A large study led by researchers from Johns Hopkins Medicine showed that cancer survivors had a 42% greater risk of developing cardiovascular disease than people without cancer. This finding reinforces the importance of cardiovascular disease screening and prevention in cancer survivors.

The results of the study, which followed more than 12,000 adults for decades, showed that the risk of heart failure in cancer survivors was particularly high (52% higher risk), followed by stroke (22% higher risk). There were no significant differences in the risk of coronary heart disease between those with and without cancer.

The study also looked at specific cancer types and found that the risk of cardiovascular disease is not uniform across cancers. For example, breast, lung, colorectal, and hematological/lymphatic cancers were significantly associated with a higher risk of cardiovascular disease, whereas prostate cancer was not.

“Major advances in cancer treatment mean that patients are living longer and longer,” says Elizabeth Selvin, PhD, professor of epidemiology at the Johns Hopkins Bloomberg School of Public Health and senior author of the study, which was published in the Journal of the American College of Cardiology. “This means we now need to pay attention to other chronic diseases, especially heart disease, in cancer survivors.”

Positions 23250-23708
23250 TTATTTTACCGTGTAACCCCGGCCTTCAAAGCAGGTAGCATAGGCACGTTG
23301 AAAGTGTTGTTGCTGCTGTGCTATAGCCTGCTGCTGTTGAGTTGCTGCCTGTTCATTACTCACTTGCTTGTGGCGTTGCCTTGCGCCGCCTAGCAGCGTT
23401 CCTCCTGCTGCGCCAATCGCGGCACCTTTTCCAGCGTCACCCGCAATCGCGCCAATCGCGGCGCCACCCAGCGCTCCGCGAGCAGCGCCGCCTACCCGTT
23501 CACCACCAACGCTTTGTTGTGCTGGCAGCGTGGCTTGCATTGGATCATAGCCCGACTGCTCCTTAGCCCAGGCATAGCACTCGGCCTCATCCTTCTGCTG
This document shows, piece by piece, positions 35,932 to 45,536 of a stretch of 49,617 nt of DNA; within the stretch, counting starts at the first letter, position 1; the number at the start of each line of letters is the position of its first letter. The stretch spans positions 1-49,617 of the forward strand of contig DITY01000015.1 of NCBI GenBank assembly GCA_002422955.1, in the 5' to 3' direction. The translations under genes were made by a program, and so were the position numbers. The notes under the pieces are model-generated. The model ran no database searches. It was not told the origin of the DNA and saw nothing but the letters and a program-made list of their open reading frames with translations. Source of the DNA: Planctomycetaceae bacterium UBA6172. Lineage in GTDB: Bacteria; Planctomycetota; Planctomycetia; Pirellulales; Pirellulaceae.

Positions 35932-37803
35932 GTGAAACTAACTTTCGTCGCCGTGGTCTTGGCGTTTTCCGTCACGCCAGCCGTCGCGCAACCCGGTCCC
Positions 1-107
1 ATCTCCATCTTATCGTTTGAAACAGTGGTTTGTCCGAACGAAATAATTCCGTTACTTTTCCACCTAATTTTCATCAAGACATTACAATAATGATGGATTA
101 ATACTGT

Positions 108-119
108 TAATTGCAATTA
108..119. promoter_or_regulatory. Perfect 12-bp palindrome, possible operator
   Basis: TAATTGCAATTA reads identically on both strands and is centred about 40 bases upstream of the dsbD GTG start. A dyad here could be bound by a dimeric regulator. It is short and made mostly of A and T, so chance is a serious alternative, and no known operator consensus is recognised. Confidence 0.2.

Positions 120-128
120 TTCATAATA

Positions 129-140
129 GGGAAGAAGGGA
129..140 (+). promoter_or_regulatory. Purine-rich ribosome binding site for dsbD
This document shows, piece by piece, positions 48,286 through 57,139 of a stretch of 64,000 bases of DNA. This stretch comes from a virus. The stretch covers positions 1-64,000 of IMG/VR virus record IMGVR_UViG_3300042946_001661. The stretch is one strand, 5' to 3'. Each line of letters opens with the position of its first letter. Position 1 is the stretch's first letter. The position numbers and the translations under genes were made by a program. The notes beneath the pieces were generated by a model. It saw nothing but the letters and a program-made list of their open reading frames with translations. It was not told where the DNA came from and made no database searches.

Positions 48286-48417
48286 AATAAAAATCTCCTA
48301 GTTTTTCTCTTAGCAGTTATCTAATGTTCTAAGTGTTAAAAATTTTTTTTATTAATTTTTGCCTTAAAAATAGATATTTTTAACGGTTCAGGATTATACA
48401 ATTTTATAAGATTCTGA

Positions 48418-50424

The American Cancer Society estimates that there are more than 16.9 million adult survivors of cancer in the US today, and that the number will climb to over 22.1 million by 2030, putting increasing numbers at risk for cardiovascular disease.

Although the study was not designed to pinpoint the causes of increased cardiovascular disease risk among survivors of cancer, Roberta Florido, MD, assistant professor of medicine and director of cardio-oncology at Johns Hopkins University and first author of the study, says her team’s main hypothesis involves a combination of cancer- and noncancer-related factors.

Cardiac toxicity from cancer therapies, or negative cardiac effects of cancer therapies, may be particularly important in increasing the risk of cardiovascular disease in some survivors of cancer. For example, survivors of breast and blood cancers had significantly higher risk of cardiovascular disease, and these cancers are typically managed with a combination of chemotherapy and chest radiation that can damage the heart. Conversely, survivors of prostate cancer did not have an increased risk of cardiovascular disease. These patients can be managed with active surveillance or local therapies without the risk of cardiac toxicity.

“More research is needed to better understand why cancer survivors have a greater risk of cardiovascular disease and whether this is partly explained by the negative cardiac effects of some cancer therapies,” says Florido. “This could lead to more targeted preventive strategies for this population.”